Scripture to consider: Isaiah 31–32
31.1 Woe to those who go down to Egypt for help, who rely on horses, who trust in the multitude of their chariots and in the great strength of their horsemen, but do not look to the Holy One of Israel, or seek help from the LORD. 2 Yet he too is wise and can bring disaster; he does not take back his words. He will rise up against that wicked nation, against those who help evildoers. 3 But the Egyptians are mere mortals and not God; their horses are flesh and not spirit. When the Lord stretches out his hand, those who help will stumble, those who are helped will fall; all will perish together.
4 This is what the LORD says to me: “As a lion growls, a great lion over its prey—and though a whole band of shepherds is called together against it, it is not frightened by their shouts or disturbed by their clamor—so the LORD Almighty will come down to do battle on Mount Zion and on its heights. 5 Like birds hovering overhead, the LORD Almighty will shield Jerusalem; he will shield it and deliver it, he will ‘pass over’ it and will rescue it.” 6 Return, you Israelites, to the One you have so greatly revolted against. 7 For in that day every one of you will reject the idols of silver and gold your sinful hands have made.
8 “Assyria will fall by no human sword; a sword, not of mortals, will devour them. They will flee before the sword and their young men will be put to forced labor. 9 Their stronghold will fall because of terror; at the sight of the battle standard their commanders will panic,” declares the LORD, whose fire is in Zion, whose furnace is in Jerusalem.
32.1 See, a king will reign in righteousness and rulers will rule with justice. 2 Each one will be like a shelter from the wind and a refuge from the storm, like streams of water in the desert and the shadow of a great rock in a thirsty land.
3 Then the eyes of those who see will no longer be closed, and the ears of those who hear will listen. 4 The fearful heart will know and understand, and the stammering tongue will be fluent and clear.
5 No longer will the fool be called noble nor the scoundrel be highly respected. 6 For fools speak folly, their hearts are bent on evil: They practice ungodliness and spread error concerning the LORD; the hungry they leave empty and from the thirsty they withhold water. 7 Scoundrels use wicked methods, they make up evil schemes to destroy the poor with lies, even when the plea of the needy is just. 8 But the noble make noble plans, and by noble deeds they stand.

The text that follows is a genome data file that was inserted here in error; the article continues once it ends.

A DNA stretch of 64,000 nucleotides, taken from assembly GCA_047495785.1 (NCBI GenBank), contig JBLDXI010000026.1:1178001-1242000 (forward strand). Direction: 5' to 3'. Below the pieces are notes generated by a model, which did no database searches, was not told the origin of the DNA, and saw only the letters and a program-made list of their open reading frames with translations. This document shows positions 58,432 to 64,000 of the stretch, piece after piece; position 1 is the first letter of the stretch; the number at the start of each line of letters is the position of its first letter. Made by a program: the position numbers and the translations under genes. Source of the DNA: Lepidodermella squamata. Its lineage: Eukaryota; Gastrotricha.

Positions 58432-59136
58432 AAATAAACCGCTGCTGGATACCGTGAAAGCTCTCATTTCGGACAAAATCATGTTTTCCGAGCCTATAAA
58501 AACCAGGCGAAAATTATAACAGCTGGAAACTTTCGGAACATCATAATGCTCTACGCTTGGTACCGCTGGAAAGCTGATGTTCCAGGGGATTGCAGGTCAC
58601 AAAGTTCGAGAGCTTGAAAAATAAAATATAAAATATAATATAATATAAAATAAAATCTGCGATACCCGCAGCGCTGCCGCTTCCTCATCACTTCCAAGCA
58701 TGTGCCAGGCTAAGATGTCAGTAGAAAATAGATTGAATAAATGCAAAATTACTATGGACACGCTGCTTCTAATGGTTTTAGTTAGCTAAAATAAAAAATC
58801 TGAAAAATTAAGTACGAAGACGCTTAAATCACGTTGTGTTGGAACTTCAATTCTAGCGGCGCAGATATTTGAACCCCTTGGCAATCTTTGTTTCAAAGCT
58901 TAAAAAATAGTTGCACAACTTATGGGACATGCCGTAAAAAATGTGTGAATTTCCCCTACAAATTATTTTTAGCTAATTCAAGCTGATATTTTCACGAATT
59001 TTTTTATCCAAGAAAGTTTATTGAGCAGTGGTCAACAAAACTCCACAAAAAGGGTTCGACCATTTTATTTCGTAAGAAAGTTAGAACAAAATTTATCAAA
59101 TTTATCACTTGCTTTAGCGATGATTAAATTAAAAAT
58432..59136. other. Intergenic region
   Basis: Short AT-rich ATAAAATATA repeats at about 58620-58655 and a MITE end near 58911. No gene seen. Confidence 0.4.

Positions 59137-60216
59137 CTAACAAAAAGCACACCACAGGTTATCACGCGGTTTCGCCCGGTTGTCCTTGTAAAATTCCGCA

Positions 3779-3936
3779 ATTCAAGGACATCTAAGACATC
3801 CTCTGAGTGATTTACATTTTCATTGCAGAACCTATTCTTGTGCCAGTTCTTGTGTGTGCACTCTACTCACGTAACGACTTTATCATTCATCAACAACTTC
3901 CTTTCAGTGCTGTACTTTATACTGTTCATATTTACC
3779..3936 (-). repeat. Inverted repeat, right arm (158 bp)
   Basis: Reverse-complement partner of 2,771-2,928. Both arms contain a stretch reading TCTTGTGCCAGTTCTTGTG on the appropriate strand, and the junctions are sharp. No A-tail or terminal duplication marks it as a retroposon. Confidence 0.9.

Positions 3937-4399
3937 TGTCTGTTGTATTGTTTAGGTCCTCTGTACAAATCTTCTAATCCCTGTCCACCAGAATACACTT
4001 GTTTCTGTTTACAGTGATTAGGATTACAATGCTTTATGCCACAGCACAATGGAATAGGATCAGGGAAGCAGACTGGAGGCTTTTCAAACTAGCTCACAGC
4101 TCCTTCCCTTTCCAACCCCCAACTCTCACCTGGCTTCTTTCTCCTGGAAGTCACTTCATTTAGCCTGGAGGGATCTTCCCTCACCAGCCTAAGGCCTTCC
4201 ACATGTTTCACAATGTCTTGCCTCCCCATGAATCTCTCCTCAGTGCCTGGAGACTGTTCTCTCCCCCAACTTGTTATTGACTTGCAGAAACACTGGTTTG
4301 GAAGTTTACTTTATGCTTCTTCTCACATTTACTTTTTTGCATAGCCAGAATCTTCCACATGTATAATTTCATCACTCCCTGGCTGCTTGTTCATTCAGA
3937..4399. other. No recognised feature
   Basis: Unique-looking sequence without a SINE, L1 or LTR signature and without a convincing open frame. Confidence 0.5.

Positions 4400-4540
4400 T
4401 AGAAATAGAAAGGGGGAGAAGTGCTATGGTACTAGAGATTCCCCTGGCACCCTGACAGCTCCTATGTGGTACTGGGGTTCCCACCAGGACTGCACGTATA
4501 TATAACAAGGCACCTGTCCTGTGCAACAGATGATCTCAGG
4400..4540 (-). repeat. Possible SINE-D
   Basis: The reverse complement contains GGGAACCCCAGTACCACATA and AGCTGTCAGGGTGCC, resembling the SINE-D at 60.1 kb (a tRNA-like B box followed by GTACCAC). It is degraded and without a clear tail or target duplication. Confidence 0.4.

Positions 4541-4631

9 You women who are so complacent, rise up and listen to me; you daughters who feel secure, hear what I have to say! 10 In little more than a year you who feel secure will tremble; the grape harvest will fail, and the harvest of fruit will not come. 11 Tremble, you complacent women; shudder, you daughters who feel secure! Strip off your fine clothes and wrap yourselves in rags. 12 Beat your breasts for the pleasant fields, for the fruitful vines 13 and for the land of my people, a land overgrown with thorns and briers—yes, mourn for all houses of merriment and for this city of revelry.
14 The fortress will be abandoned, the noisy city deserted; citadel and watchtower will become a wasteland forever, the delight of donkeys, a pasture for flocks, 15 till the Spirit is poured on us from on high, and the desert becomes a fertile field, and the fertile field seems like a forest. 16 The LORD’s justice will dwell in the desert, his righteousness live in the fertile field. 17 The fruit of that righteousness will be peace; its effect will be quietness and confidence forever. 18 My people will live in peaceful dwelling places, in secure homes, in undisturbed places of rest. 19 Though hail flattens the forest and the city is leveled completely, 20 how blessed you will be, sowing your seed by every stream, and letting your cattle and donkeys range free. (NIV)
Thought to ponder:
“God does not wait until we have repented to act in mercy. Rather, his mercy becomes the impetus to repent. Thus we are invited to repent as a result of attraction rather than because of avoidance.”
—John Oswalt, p. 573